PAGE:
Trolling is a technique well worth using in the GoFish Competition! Rhys Creed has a look at some the best trolling hot spots and the gear to get the results at GoFish Nagambie.
The lake is fed by the Goulburn River which snakes its way through the system. It’s always the deepest part of the lake and therefore a refuge and hunting ground for fish. They will move into these areas when it gets too hot and also when it gets too cold.
The best way to target these fish sitting in deeper water is to troll. Plus your lure will always be in the zone when trolling this means you’ll have more chance at catching fish.
WHERE SHOULD I TROLL?
As mentioned, the river channel is the best place to troll… but there is a lot of river? What you want to do is look for a few key things:
1. First of all try to find a ‘run’ (a length of bank that you can troll) that has structure. In Nagambie there is a mass of standing trees and these can be seen throughout the shallow sections of the lake. In some sections though there is standing timber right on the edge of the river bed. The best kind of timber will be what you can find down deep using your sounder. Pick a spot and do a run, if the section of water you chose comes up with heaps of timber – perfect!
2. Second of all you want to target the outside bends, these are usually the deepest have the most timber and the biggest fish.
3. Third – you want to look for overhanging trees and shade. Cover from above is very important for a few reasons. Thick gum trees create shade down below, they drop limbs which become structure but most importantly, food falls from above and into the water. You’ll find in any form of fishing for Murray Cod that you’ll find more hungry fish in areas below thick overhanging tree cover.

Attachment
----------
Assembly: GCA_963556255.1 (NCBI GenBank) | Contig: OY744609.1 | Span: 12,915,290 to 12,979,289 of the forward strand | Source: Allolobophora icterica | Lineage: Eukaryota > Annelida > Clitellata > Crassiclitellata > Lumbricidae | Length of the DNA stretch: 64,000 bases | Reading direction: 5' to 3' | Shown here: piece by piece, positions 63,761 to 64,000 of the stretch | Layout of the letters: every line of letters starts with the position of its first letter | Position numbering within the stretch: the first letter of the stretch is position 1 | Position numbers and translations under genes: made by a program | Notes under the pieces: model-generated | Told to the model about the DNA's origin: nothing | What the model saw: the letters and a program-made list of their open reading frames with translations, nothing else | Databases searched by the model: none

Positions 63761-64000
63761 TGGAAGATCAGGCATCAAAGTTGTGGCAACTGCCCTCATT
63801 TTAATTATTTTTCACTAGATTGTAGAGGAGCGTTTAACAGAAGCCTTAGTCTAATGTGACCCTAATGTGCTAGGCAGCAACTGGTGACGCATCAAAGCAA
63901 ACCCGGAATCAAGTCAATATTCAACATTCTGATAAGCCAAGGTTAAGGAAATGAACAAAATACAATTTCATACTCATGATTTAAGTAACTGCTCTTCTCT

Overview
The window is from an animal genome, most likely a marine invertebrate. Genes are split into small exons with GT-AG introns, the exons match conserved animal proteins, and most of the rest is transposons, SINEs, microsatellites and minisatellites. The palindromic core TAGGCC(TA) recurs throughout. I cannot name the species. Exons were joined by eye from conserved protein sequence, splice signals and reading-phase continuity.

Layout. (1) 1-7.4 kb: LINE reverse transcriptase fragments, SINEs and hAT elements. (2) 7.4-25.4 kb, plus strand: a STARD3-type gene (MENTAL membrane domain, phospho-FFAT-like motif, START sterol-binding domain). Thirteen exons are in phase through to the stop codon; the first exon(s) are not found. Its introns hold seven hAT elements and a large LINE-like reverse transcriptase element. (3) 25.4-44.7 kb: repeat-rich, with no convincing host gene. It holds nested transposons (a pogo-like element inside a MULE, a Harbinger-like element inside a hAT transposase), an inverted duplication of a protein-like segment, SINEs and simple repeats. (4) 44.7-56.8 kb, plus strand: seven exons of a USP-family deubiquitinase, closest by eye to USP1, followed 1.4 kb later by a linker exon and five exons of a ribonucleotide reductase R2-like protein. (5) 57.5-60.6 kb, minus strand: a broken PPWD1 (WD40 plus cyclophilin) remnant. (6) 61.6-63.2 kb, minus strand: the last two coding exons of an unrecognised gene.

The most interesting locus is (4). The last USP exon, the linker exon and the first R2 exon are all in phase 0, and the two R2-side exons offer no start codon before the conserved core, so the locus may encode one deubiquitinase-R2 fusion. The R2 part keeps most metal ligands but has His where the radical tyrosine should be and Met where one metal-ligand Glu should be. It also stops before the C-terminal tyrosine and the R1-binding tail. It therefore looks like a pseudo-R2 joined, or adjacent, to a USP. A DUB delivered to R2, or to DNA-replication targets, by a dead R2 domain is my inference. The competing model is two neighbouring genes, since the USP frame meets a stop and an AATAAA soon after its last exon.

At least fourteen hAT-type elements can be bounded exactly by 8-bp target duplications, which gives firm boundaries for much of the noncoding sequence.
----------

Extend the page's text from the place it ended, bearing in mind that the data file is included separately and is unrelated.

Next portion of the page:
WHAT’S THE BEST DEPTH?
Trolling depth is important. The river bed in the lake can reach depths up to 11m and averages 7-9m of depth. When trolling the river bed you want to be fishing on either side of the channel, rather than the middle.
Each side of the river bed is where the original trees lined the banks of the Goulburn River, so these would have all fallen in and would be littered on either side, whereas the middle of the channel will be much barer.
The best depth to troll is anywhere from 4-9m but it all depends on the depth of the channel just out from the drop off. So that’s the rule you want to follow… find the river bed and it will drop off really quickly from the flats. You want to be trolling right next to that drop off in the deep water which could range anything from 4-9m of depth.
WHAT SHOULD I TROLL?
There are a mass of lures on the market that you can troll and they will work. Below I’ve got the top three type of lures to consider:
1. 60-120mm Diving Hardbody Lures – this is the first choice as it will give you the best chance of catching both smaller and larger fish. If you want to catch smaller cod and golden perch use a lure between 60-90mm, anything over 90mm will attract larger Murray Cod above 70cm but you’ll still catch all sized fish. My pick would be a 90mm Balista Dyno, 70mm & 90mm AC Invader.
2. 120mm Plus Diving Hardbody Lures – if you’re only out there for the giants then use lures in the 150mm range, even up to 200mm. These larger lures will emit a giant thump and will attract larger fish. 120mm & 150mm AC Invaders would be my pick of the lures in the 30ft bib, perfect for this application.
3. 1oz Spinnerbaits – now this usually isn’t my preferred pick of the lures to troll but in recent year many anglers have been landing some great fish trolling spinnerbaits. It take a little bit more concentration as they sink rather than float and you need to set your speed correctly, but they are well worth a crack. Anything in the 1-1.5oz range would suit the depth of Nagambie perfectly.
That was a fair bit of information but all valuable considering the prize money that up for grabs. Take note and even though trolling isn’t always as fun as casting it could be the technique that helps you take home that grand prize.